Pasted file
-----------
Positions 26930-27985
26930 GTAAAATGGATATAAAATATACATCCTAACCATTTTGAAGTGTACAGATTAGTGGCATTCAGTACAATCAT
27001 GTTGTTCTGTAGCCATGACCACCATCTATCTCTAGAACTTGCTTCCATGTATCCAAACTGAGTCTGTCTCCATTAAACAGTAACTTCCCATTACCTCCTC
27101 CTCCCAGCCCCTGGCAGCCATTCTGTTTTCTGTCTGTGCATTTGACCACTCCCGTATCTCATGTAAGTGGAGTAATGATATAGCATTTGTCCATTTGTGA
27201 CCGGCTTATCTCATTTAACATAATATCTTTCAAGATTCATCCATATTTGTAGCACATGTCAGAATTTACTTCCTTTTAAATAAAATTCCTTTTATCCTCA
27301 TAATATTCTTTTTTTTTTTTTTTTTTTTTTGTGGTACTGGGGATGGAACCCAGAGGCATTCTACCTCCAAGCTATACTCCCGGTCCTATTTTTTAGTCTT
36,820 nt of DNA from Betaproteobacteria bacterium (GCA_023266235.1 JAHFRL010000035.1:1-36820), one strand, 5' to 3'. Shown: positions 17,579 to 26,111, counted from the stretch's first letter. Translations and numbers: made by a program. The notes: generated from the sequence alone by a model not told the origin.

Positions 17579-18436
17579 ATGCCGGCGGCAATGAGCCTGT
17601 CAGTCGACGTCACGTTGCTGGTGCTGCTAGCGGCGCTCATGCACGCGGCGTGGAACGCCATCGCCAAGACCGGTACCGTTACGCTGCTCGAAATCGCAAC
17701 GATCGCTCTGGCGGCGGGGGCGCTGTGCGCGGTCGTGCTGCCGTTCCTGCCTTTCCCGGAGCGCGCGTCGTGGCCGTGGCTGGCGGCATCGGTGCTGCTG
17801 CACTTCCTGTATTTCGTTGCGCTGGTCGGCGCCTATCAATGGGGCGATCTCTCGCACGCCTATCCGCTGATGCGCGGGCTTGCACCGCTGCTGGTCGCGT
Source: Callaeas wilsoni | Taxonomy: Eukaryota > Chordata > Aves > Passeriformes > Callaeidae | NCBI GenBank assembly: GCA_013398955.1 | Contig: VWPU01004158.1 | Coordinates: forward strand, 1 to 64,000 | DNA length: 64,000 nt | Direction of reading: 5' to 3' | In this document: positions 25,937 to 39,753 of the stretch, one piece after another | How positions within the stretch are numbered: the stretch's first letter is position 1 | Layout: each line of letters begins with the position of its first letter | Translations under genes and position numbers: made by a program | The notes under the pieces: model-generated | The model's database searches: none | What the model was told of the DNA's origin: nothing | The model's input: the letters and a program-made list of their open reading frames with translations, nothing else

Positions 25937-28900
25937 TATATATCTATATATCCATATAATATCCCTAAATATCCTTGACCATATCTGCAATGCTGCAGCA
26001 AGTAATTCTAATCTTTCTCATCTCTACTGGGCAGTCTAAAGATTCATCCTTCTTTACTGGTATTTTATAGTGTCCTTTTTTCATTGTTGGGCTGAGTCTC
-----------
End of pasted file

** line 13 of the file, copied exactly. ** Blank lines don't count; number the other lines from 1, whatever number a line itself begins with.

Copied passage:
Source: Callaeas wilsoni | Taxonomy: Eukaryota > Chordata > Aves > Passeriformes > Callaeidae | NCBI GenBank assembly: GCA_013398955.1 | Contig: VWPU01004158.1 | Coordinates: forward strand, 1 to 64,000 | DNA length: 64,000 nt | Direction of reading: 5' to 3' | In this document: positions 25,937 to 39,753 of the stretch, one piece after another | How positions within the stretch are numbered: the stretch's first letter is position 1 | Layout: each line of letters begins with the position of its first letter | Translations under genes and position numbers: made by a program | The notes under the pieces: model-generated | The model's database searches: none | What the model was told of the DNA's origin: nothing | The model's input: the letters and a program-made list of their open reading frames with translations, nothing else